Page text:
Is that stinging critter a bee, yellow jacket, wasp, or hornet? It’s natural to feel worried when you see stinging insects buzzing around your backyard or barbecue in the park, but many of them are relatively harmless—and are important pollinators. In Part I, we’ll help you learn to identify bees, which is the first step to protecting these critical critters.
The Bee Family
Bees have been in the news a lot lately, as there has been a noticeable decline in their population due to pesticides, habitat encroachment, and climate change—with one North American species, the rusty patched bumble bee, even being added to the endangered species list. Besides being plain old sad, the decline in bee populations is a major problem since we depend on them to pollinate our crops, flowers, and trees, providing us with the fruits and vegetables we need to live. For this reason, it’s important not to kill bees—and that starts with proper identification.
You might be surprised to learn that there are an estimated 25,000 species of bees worldwide, with about 4,000 found in North America alone. While many of us associate bees with hives, most bees actually live in solitary nests, with only a tiny percentage living together and building hives. Bees should be considered welcome guests in the garden, as they pollinate flowers and crops and are mostly nonaggressive. In fact, most bees are stingless, with only honeybees and bumble bees having the ability to sting. In this blog post, we’ll first help you learn to identify these two very important pollinators.
Bumble bees are the inspiration for the drawings of cute, cartoon bees that we see everywhere, and are arguably the easiest bee to identify. Large and furry, these bees are mostly black in coloring, with a few bands of yellow, white, or even orange. They live in nests in the ground and pollinate by carrying “baskets” on their hind legs which contain pollen. There are about 50 bumble bee species in the United States (including the rusty patched type mentioned earlier), and they’re responsible for pollinating close to a third of all crops in the United States, including blueberries and tomatoes.
Bumble bees are nonaggressive and rarely sting people; when they do, it’s usually because someone has stepped on, or disturbed, their nest. Contrary to popular belief, they do not die after stinging. Bumble bees are a welcome addition to any yard or garden!
Despite being non-native—they were introduced by European settlers—honeybees have become critical pollinators around North America and are found both domestically and in the wild. Besides producing the honey that gives them their name, they are also responsible for nearly another third of all food eaten in the United States, including cucumbers, almonds, avocados, apricots, cherries, pears, and apples. Similar to bumble bees, honeybees have also experienced a drastic population reduction over the past decade; in fact, some areas have seen a 90 percent reduction in colonies!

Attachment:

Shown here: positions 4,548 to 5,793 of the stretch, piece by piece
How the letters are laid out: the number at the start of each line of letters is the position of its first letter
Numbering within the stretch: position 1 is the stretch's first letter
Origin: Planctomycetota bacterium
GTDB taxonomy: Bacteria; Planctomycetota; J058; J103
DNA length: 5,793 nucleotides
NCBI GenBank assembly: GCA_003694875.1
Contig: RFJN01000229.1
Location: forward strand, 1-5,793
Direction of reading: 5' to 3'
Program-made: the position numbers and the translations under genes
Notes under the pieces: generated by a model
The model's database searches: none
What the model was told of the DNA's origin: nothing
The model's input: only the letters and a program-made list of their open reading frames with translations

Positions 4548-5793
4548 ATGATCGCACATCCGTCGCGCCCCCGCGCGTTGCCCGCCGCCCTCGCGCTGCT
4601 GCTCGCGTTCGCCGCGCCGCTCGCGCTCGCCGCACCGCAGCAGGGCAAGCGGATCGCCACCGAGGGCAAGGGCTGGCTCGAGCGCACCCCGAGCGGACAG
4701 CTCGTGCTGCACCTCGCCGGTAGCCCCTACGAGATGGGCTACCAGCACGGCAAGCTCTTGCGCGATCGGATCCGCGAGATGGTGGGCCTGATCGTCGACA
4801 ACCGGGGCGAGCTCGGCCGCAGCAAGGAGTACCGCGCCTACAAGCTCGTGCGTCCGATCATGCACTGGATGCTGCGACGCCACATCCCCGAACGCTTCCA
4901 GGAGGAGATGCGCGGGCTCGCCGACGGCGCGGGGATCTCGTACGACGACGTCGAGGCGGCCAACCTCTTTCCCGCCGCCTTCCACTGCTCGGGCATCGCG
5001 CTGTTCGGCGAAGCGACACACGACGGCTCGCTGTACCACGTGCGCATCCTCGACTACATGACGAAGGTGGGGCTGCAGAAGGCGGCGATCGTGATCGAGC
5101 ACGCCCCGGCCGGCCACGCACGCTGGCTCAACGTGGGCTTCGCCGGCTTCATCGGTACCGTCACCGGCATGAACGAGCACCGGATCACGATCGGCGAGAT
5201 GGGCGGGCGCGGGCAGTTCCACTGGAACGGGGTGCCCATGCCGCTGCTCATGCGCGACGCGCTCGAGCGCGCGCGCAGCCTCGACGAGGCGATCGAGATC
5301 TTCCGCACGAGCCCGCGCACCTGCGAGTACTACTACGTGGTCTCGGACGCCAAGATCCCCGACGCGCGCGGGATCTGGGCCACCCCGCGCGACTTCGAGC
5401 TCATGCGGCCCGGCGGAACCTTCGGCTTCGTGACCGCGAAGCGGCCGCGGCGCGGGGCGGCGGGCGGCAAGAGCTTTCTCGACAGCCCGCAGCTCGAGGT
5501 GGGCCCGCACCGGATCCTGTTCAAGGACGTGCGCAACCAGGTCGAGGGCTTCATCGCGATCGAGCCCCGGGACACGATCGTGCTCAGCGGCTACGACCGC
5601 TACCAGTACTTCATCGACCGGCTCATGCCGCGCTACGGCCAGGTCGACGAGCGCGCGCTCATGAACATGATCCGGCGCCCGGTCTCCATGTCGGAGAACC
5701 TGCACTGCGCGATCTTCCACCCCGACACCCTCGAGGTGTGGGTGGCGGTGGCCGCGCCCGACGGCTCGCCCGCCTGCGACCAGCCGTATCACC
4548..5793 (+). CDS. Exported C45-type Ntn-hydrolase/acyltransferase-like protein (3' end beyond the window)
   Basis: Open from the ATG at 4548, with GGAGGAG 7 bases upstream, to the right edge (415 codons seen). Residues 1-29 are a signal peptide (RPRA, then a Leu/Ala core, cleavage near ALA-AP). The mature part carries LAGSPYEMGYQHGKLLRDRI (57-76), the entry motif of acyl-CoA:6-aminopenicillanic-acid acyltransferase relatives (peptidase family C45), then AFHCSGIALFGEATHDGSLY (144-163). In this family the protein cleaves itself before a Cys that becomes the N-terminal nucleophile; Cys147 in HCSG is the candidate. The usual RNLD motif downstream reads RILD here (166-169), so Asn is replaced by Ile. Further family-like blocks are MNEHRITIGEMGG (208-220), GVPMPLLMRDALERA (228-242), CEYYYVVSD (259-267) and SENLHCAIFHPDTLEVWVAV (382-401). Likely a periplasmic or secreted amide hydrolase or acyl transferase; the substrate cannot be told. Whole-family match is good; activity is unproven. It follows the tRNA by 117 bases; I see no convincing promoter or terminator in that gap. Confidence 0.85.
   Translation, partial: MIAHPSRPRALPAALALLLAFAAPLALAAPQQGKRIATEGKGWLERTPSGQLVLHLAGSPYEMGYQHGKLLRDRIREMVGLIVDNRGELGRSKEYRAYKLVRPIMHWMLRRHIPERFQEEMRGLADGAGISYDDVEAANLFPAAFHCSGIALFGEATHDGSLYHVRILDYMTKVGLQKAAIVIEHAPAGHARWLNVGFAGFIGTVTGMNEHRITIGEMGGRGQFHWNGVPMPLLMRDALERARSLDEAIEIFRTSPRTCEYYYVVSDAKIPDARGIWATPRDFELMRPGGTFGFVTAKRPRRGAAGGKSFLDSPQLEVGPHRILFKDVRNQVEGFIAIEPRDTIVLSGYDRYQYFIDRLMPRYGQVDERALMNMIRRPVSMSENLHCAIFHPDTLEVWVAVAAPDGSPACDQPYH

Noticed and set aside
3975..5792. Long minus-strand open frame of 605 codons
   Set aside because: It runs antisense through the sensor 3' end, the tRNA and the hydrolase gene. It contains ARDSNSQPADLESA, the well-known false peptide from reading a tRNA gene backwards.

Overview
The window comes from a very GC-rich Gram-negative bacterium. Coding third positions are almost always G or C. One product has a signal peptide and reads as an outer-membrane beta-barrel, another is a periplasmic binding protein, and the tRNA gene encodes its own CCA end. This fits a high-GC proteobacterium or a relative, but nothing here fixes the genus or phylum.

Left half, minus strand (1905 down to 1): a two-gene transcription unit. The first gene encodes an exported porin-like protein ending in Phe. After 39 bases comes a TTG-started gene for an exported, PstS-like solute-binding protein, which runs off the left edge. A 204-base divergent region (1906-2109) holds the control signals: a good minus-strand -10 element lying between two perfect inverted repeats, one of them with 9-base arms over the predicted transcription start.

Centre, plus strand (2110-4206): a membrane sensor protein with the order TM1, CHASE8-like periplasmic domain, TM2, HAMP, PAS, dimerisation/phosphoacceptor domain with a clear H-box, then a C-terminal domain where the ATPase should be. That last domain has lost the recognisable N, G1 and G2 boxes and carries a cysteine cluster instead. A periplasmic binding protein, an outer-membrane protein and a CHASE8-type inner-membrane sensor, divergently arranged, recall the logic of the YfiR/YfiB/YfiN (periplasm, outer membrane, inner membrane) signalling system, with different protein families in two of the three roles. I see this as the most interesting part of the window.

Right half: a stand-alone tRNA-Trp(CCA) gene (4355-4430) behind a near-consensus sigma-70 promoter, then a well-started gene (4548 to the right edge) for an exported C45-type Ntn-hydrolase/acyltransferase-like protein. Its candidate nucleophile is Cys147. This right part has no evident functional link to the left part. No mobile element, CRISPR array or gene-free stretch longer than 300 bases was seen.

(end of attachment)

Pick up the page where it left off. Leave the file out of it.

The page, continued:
Honeybees, like bumble bees, are also fuzzy. Smaller than bumble bees, they are more subdued in color, often appearing tan and black rather than yellow and black. While beekeepers raise honeybees in wooden boxes, in the wild the bees like to build their waxy hives in hollow trees or along the edges of branches or other outcroppings. Honey bees do sting but prefer not to, as they lose their stinger and die directly afterwards. They will rarely sting you unless they feel that they, or their hive, is threatened.
Tip from the Field
If you see thousands of honeybees in the sky or massing on a tree branch, do not be afraid. This is called “swarming” and it happens when a colony becomes too large for a hive, causing a new queen bee to leave with half of the colony in search of a new home. The bees are very docile, as they have no home to defend. Contact a local beekeeper, as they might be in need of a new hive.
Bee populations are dwindling worldwide, and they’re counting on us to come to their rescue. Consider sharing this post to educate others about the differences between bees and wasps, or making your backyard pollinator-friendly. And check back next week for Part II of our guide, which will teach you how to identify yellow jackets, hornets, and paper wasps.